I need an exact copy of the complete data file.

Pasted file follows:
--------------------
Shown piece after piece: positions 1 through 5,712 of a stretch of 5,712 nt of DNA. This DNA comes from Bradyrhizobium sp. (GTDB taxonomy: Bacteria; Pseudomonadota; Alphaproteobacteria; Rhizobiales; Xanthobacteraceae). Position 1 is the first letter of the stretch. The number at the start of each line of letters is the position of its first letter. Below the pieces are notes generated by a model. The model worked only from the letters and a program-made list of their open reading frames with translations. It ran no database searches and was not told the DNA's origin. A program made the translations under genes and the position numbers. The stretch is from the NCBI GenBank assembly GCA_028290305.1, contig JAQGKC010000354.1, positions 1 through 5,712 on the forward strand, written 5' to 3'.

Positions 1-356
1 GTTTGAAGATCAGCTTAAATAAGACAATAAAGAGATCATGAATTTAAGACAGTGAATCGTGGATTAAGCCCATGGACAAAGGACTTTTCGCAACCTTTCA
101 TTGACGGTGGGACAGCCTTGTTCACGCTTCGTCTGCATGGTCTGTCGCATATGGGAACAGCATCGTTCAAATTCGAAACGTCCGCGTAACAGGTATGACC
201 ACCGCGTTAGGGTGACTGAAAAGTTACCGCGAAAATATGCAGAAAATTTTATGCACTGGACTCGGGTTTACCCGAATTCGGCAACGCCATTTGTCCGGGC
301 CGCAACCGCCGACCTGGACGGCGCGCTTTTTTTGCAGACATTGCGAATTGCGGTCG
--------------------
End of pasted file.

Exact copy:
Shown piece after piece: positions 1 through 5,712 of a stretch of 5,712 nt of DNA. This DNA comes from Bradyrhizobium sp. (GTDB taxonomy: Bacteria; Pseudomonadota; Alphaproteobacteria; Rhizobiales; Xanthobacteraceae). Position 1 is the first letter of the stretch. The number at the start of each line of letters is the position of its first letter. Below the pieces are notes generated by a model. The model worked only from the letters and a program-made list of their open reading frames with translations. It ran no database searches and was not told the DNA's origin. A program made the translations under genes and the position numbers. The stretch is from the NCBI GenBank assembly GCA_028290305.1, contig JAQGKC010000354.1, positions 1 through 5,712 on the forward strand, written 5' to 3'.

Positions 1-356
1 GTTTGAAGATCAGCTTAAATAAGACAATAAAGAGATCATGAATTTAAGACAGTGAATCGTGGATTAAGCCCATGGACAAAGGACTTTTCGCAACCTTTCA
101 TTGACGGTGGGACAGCCTTGTTCACGCTTCGTCTGCATGGTCTGTCGCATATGGGAACAGCATCGTTCAAATTCGAAACGTCCGCGTAACAGGTATGACC
201 ACCGCGTTAGGGTGACTGAAAAGTTACCGCGAAAATATGCAGAAAATTTTATGCACTGGACTCGGGTTTACCCGAATTCGGCAACGCCATTTGTCCGGGC
301 CGCAACCGCCGACCTGGACGGCGCGCTTTTTTTGCAGACATTGCGAATTGCGGTCG